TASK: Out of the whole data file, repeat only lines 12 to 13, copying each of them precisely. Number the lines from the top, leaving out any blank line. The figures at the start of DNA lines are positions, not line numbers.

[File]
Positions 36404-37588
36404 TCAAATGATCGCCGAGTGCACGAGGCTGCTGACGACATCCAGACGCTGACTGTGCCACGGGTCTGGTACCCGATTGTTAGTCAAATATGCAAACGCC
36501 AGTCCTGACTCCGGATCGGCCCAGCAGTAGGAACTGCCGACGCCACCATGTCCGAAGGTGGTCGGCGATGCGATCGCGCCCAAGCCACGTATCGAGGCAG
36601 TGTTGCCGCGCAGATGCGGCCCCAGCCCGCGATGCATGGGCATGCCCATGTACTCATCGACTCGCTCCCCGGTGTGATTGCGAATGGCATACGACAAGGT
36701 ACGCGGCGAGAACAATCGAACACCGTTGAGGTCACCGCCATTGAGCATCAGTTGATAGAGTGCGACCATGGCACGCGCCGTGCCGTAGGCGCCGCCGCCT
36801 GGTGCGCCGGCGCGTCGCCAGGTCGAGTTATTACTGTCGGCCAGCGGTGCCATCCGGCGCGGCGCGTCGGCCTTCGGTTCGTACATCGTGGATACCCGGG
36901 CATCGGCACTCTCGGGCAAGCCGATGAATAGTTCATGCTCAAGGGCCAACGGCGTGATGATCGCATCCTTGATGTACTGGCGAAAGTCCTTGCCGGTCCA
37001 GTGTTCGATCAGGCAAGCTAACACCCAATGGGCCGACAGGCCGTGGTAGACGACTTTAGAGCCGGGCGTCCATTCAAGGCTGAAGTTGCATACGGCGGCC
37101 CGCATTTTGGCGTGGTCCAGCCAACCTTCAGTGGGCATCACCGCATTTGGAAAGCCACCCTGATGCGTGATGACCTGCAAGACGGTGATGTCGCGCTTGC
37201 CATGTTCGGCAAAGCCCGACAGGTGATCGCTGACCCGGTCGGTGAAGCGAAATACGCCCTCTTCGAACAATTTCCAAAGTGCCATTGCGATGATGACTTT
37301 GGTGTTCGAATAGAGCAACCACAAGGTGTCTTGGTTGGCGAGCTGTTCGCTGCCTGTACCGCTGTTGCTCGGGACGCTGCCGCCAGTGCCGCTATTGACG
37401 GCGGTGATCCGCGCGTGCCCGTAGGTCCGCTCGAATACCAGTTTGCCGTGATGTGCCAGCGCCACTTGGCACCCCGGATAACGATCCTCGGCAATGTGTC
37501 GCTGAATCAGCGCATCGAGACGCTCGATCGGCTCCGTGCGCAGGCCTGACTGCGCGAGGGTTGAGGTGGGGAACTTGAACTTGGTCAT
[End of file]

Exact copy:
37401 GCGGTGATCCGCGCGTGCCCGTAGGTCCGCTCGAATACCAGTTTGCCGTGATGTGCCAGCGCCACTTGGCACCCCGGATAACGATCCTCGGCAATGTGTC
37501 GCTGAATCAGCGCATCGAGACGCTCGATCGGCTCCGTGCGCAGGCCTGACTGCGCGAGGGTTGAGGTGGGGAACTTGAACTTGGTCAT